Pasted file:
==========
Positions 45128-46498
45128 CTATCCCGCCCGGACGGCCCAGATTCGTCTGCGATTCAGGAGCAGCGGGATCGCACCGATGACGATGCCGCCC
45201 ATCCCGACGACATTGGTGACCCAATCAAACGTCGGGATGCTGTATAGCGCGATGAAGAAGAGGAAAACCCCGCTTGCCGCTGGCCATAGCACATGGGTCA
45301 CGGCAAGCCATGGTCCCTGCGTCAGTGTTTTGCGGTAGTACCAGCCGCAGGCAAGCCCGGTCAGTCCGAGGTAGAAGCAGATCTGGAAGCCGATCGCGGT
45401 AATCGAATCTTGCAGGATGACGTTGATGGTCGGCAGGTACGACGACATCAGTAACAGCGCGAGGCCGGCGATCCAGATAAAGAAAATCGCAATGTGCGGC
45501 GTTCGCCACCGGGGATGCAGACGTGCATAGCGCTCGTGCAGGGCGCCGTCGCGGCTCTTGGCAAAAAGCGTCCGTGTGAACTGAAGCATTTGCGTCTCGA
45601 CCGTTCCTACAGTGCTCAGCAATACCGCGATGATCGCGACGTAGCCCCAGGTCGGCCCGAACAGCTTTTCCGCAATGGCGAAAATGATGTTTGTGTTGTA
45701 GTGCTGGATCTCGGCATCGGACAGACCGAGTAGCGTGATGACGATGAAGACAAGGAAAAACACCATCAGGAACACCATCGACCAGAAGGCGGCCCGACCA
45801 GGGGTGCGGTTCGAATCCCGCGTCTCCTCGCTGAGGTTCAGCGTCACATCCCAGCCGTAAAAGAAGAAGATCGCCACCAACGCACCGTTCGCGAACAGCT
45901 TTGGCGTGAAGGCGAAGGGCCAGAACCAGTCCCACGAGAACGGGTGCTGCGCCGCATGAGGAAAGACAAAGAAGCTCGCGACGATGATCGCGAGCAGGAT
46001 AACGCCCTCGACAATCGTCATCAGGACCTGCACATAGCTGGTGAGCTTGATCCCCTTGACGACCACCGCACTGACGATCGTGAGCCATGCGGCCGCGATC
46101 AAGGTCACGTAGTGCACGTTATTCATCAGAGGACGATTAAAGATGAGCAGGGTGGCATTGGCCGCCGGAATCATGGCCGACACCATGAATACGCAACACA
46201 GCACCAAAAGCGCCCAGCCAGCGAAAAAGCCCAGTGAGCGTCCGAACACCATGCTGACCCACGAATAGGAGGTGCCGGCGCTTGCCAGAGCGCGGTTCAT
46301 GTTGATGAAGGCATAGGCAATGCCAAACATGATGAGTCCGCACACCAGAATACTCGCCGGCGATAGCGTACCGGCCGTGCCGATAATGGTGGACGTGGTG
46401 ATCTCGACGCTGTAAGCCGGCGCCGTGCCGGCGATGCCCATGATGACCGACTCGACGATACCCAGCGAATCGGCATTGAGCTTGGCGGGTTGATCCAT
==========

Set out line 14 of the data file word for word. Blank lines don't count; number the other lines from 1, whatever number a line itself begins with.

46301 GTTGATGAAGGCATAGGCAATGCCAAACATGATGAGTCCGCACACCAGAATACTCGCCGGCGATAGCGTACCGGCCGTGCCGATAATGGTGGACGTGGTG